Memory companies large and small are renewing efforts to popularize USB sticks with expandable microSD slots.
Such products are one way to move data between mobile devices, which often have microSD slots, and desktop or laptop computers, which usually have USB slots. Also, sticks can be more convenient than standard card readers because no cable is involved.
SEE: Portable storage policy (Tech Pro Research)
Kingston Technology on Monday will announce its Duo3C, which is a card reader in a pen drive form factor. Duo3C will have a suggested retail price of $20, it will be available initially in foreign markets, and it is expected in the US by the end of this year, Kingston flash card business manager Annette Chan said.
The idea for Kingston is not its first rodeo. The company in 2008 debuted a similar product called DataTraveler Micro Reader. But it was twice the price of standalone USB sticks and got discontinued in 2009, explained Jean Wong, flash USB business manager, who was part of the Micro Reader team.
Smaller companies such as Link Depot and Tera Grand currently sell similar products. Link Depot has its uninspiringly named U2-PEN-HD-SD-MMC-RDR. Tera Grand aimed higher at least in branding with the UltiFlash. Kingston, of course, has far more reach.
A multiple-slot concept emerged in 2011 from online magazine Yanko Design. Crowdfunded startup Vast Corp. is working on the same idea now.
"The objective of doing this is not just to provide a commercial product but also to provide eventually an enterprise product," founder James Cerrelli said. Vast announced its plan for a multi-slot VastStick last year to little fanfare. Since then, the company renewed its crowdfunding effort and was met with Reddit controversy. Meanwhile, engineers developed a method for combining the cards into RAID configurations, worked on reducing power draw, and made the device smaller, Cerrelli said.
VastStick should be for sale by the end of this year, Cerrelli said. A docking station is also being designed for transferring data to clouds, he added. VastStick will probably cost $180-$200, cards not included, he said.
SEE: CompTIA IT Security, Network & Hardware Certification Training (TechRepublic Academy)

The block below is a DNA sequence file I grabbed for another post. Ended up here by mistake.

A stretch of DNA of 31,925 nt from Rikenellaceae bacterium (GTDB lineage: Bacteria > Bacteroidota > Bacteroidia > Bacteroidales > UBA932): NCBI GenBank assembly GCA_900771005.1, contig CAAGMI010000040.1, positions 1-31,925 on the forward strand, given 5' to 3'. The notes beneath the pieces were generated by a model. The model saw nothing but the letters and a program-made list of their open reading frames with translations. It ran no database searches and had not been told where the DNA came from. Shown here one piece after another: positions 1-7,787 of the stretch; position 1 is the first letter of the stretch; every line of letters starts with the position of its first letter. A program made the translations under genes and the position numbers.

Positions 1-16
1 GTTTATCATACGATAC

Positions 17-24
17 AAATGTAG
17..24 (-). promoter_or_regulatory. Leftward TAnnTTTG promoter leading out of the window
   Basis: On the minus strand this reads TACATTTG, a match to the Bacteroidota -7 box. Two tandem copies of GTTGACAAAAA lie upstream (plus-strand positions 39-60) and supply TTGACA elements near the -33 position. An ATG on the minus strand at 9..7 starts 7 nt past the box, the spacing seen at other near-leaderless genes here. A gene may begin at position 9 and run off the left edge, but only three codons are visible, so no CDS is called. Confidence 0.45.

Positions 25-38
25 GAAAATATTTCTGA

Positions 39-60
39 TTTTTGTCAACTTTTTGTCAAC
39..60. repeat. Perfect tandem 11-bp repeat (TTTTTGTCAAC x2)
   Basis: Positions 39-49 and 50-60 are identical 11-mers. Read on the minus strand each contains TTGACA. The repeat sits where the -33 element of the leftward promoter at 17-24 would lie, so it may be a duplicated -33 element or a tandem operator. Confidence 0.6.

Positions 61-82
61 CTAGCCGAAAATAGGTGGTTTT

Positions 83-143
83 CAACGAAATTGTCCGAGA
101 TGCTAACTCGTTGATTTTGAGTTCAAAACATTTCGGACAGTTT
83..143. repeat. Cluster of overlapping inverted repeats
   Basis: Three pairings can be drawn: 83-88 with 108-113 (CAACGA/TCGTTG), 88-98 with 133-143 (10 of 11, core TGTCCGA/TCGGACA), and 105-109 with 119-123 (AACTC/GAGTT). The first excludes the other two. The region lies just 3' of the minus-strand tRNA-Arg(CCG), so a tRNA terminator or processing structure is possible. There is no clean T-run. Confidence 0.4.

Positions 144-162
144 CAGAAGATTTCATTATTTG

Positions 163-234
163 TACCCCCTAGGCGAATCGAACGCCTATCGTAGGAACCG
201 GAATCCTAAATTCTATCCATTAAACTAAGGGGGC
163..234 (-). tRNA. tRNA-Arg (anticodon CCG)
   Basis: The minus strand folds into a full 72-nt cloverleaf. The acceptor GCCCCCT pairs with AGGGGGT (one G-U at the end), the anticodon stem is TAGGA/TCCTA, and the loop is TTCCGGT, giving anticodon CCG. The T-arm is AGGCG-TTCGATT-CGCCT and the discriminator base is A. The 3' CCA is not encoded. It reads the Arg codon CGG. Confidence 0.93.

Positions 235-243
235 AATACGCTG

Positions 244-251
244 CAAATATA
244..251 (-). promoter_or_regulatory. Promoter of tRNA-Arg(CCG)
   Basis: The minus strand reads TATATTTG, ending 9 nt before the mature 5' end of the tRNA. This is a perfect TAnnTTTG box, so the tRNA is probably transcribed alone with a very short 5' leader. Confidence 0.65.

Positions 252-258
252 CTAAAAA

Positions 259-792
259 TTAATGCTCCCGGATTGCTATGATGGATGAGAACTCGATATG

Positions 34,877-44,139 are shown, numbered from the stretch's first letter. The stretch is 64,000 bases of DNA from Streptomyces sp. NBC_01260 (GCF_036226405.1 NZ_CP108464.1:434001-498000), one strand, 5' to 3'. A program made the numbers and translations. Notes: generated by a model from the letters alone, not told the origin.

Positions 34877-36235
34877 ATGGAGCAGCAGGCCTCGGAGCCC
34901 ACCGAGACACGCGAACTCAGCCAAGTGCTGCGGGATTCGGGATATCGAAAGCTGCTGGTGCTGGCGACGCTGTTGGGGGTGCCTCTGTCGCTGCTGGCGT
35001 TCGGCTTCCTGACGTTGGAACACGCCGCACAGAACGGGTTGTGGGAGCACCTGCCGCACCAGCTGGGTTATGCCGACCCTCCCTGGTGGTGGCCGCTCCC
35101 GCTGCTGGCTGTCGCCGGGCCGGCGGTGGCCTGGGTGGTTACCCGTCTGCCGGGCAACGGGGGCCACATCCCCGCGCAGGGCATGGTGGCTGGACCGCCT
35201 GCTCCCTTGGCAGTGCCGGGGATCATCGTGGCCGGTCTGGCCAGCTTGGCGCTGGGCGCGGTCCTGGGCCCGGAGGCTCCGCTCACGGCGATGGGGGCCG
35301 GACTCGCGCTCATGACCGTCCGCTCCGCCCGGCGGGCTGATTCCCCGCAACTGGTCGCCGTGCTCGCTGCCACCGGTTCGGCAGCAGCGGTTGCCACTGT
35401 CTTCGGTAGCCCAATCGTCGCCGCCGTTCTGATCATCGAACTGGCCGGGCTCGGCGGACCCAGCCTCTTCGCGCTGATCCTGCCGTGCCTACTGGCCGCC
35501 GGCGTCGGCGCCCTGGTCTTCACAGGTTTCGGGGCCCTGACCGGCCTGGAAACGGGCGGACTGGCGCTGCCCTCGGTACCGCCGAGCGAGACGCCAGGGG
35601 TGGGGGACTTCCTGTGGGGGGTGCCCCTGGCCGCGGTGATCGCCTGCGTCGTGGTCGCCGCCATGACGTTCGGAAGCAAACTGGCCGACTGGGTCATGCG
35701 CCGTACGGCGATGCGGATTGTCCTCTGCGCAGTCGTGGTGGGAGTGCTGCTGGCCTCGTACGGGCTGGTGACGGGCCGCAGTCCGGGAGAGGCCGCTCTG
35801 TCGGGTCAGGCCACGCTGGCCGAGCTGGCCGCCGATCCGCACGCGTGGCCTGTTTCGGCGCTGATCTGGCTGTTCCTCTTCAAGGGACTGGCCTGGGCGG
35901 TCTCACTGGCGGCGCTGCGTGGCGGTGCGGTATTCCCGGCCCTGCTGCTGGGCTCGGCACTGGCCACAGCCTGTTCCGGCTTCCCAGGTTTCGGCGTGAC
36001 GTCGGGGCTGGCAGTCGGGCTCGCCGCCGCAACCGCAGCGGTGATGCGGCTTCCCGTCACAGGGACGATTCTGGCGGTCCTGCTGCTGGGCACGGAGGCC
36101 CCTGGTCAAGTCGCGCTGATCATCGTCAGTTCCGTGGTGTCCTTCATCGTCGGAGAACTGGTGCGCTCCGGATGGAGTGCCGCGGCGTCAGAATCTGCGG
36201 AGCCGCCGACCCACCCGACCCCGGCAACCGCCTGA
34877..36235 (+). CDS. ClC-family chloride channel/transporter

What to consider before buying
Computer memory consultant Brian Berg, who is technical chair of next month's Flash Memory Summit, said such products can work well if the designers use high-quality components and an architecture sophisticated enough to handle the throughput. Too often there are cheap components and shared controller chips—that puts the product at the mercy of its software.
"You're susceptible to funky firmware," Berg said. "I would be suspect of these devices in this really small form factor having any real credibility. If you put four microSD cards into it, you've got five things at play there. You've got the cards and the device itself. That frankly makes me nervous."
Another factor for buyers to consider is whether published performance numbers are in bursts or consistent throughput levels, Berg added. Generally, he said, "Spend the money to buy good quality, and you can expect the best out of that."
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- How to add a microSD card slot to your iPhone or iPad (ZDNet)
- What would a memory-centric system look like? (ZDNet)
- Hardware purchasing task list (Tech Pro Research)
Evan Koblentz began covering enterprise IT news during the dot-com boom times of the late 1990s. He recently published a book, "Abacus to smartphone: The evolution of mobile and portable computers". He is director of Vintage Computer Federation, a 501(c)3 non-profit and can often be found running marathons or having deep conversations with Floppy Disk Cat.